Northern Courier Pipeline System
Stakeholder(s): TransCanada, Fort Hills Energy LP
Overview: TransCanada was selected by Fort Hills Energy to design, build, own and operate the proposed $660 million Northern Courier Pipeline project, which comprises a 90-km pipeline system to transport bitumen and diluent between the Fort Hills mine site and the Voyageur Upgrader located north of Fort McMurray, Alberta. The pipeline is fully subscribed under long-term contract to service the Fort Hills mine, which is jointly owned by Suncor Energy Inc., Total E&P Canada Ltd. and Teck Resources Ltd., and is operated by Suncor Energy Operating Inc. Northern Courier is conditional on and subject to the Fort Hills project receiving sanction by its co-owners and obtaining regulatory approval.
Progress: TransCanada has started engaging with Aboriginal communities and stakeholders about the pipeline route and has initiated environmental field studies. In April 2013, the company filed an application with the Alberta Energy Regulator (AER), formerly the Energy Resources Conservation Board (ERCB). TransCanada received approval from AER in July 2014 and expects to have the system in service by mid-2016.
Northern Gateway Pipeline Project
Location: Alberta, British Columbia
Overview: The Northern Gateway system would include two 1,177-km pipelines from Alberta to the British Columbian coastline, with associated storage tanks and terminals, at a cost of $5.5 billion. A 36-in. diameter oil pipeline would carry 525,000 bpd of crude westward from Edmonton, Alberta, to Kitimat, B.C., where the product could then be taken by ship to the Pacific Rim countries or U.S. markets on the West Coast. The second pipeline (20-in. diameter) would transport 193,000 bpd of natural gas condensate eastward. Condensate is used to thin petroleum products for pipeline transport.
Progress: The NEB approved the project in June 2014, pending 209 conditions.
Enbridge is currently addressing the board’s conditions before it can begin construction. The estimated in-service date of 2017.
Pembina Phase III Expansion
Location: British Columbia, Alberta Stakeholder(s): Pembina Pipeline Corp.
Overview: Pembina Pipeline plans to proceed with constructing approximately $2 billion in pipeline expansions. The 540-km Phase III Expansion will follow and expand upon certain segments of the company’s existing pipeline systems from Taylor, British Columbia, southeast to Edmonton, Alberta, to fulfill capacity needs. The core of the project involves the construction of a new 270-km, 24-in. diameter pipeline from Fox Creek, Alberta, to the Edmonton area, which is expected to have an initial capacity of 320,000 bpd and an ultimate capacity of more than 500,000 bpd with the addition of midpoint pump stations. Once complete, Pembina will have three distinct pipelines in the Fox Creek to Edmonton corridor. The expansion may also include increasing pipeline interconnectivity between Edmonton and Fort Saskatchewan at Pembina’s Redwater and Heartland hub sites, as well as third-party delivery points in these areas. This interconnectivity will provide the option for customers to access a broad variety of delivery points including fractionators, refineries and storage hubs and increased access to pipeline and rail take-away capacity.
Progress: Pembina expanded the proposed capacity of the project in September 2014. Pending regulatory approval, the company expects the Phase III Expansion to be in service between late 2016 and mid-2017, subject to environmental and regulatory approvals.
Trans Mountain Pipeline Expansion Project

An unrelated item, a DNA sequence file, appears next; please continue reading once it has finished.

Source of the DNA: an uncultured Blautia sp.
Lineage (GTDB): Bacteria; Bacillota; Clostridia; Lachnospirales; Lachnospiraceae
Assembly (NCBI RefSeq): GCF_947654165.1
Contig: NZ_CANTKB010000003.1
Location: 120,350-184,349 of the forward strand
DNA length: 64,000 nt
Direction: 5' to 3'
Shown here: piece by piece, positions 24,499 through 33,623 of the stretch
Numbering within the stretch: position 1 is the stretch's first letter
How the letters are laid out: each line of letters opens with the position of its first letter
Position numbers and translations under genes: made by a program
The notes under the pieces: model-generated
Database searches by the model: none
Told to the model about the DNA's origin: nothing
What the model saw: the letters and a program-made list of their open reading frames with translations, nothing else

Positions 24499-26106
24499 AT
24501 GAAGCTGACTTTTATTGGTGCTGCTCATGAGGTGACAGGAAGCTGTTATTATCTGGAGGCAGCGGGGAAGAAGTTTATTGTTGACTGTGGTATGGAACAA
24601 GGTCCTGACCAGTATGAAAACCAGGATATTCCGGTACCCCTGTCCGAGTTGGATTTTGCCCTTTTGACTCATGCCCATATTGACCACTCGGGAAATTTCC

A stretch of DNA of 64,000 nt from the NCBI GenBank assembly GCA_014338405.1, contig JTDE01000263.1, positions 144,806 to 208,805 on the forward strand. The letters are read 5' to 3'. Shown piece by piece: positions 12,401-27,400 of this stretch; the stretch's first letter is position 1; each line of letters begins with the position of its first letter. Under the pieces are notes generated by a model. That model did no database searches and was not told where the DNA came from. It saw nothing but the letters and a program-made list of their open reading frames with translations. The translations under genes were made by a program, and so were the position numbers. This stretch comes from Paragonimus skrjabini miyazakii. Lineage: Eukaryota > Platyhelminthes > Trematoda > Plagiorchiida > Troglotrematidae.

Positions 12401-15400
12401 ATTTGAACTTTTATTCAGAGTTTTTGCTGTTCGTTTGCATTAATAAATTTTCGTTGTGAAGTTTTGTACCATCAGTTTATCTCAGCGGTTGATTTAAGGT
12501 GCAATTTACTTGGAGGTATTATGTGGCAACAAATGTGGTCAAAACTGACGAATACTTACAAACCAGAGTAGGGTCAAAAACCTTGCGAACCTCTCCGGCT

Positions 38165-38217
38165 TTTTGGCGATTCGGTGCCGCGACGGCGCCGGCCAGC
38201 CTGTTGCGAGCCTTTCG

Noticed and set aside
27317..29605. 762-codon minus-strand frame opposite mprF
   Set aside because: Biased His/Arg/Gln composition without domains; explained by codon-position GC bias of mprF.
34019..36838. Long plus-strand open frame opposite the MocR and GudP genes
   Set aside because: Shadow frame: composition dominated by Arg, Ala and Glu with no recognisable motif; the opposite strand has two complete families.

Location: Alberta, British Columbia
Stakeholder(s): Kinder Morgan
Overview: For more than 60 years, the Trans Mountain Pipeline system has been providing the only West Coast pipeline access for Canadian oil products. From the time when Trans Mountain was first constructed in 1953, the pipeline system has adapted to meet the growing needs of customers. The pipeline system was most recently expanded in 2008 as part of the Anchor Loop Project. Approximately 158 km of pipeline was twinned between Hinton, Alberta, and Hargreaves, British Columbia. Now, the company is proposing an expansion of its current 1,150-km pipeline between Strathcona County, Alberta (near Edmonton), and Burnaby, British Columbia. The proposed expansion would create a twinned pipeline that would increase the nominal capacity of the system from 300,000 bpd to 890,000 bpd.
Progress: Kinder Morgan conducted an open season from fall 2011 to fall 2012 and received strong binding support. In January 2013, the company signed new long-term contracts with 13 committed customers. The company filed an application with the NEB on Dec. 16, 2013. Pending regulatory approval, construction of the new pipeline could begin as early as 2015 or 2016, with an in-service date in late 2017.
Woodland PipelineExtension Project
Stakeholder(s): Enbridge, Imperial Oil Ltd.
Overview: The Woodland Pipeline is a 137-km, 36-in. pipeline that went into service in September 2012 to transport crude oil from the Kearl oil sands to the Cheecham Terminal, with an initial pipeline capacity of 200,000 bpd. Enbridge is developing a 385-km, 36-in. pipeline to extend the Woodland Pipeline. The project would also include two new two new pump stations, one at the Roundhill Station and the other at the Cheecham Terminal.
Progress: Construction activities began north of the La Biche River heading toward Enbridge’s existing Cheecham Terminal in November 2014. All pipeline construction is expected to be complete this spring.
This is not a comprehensive list of the oil pipeline projects in Canada. For more information about these and other projects, you can visit the NEB website at neb-one.gc.ca2015 or the AER site at aer.ca.
North American Oil & Gas Pipelines provides quarterly updates of oil and gas pipeline projects in the United States in Canada. The next update will be May, covering U.S. oil pipeline projects.
Tags: 2015 February Issue, Canada, Canadian Oil Pipelines Report
Bradley Kramer is managing editor of North American Oil & Gas Pipelines. Contact him at firstname.lastname@example.org.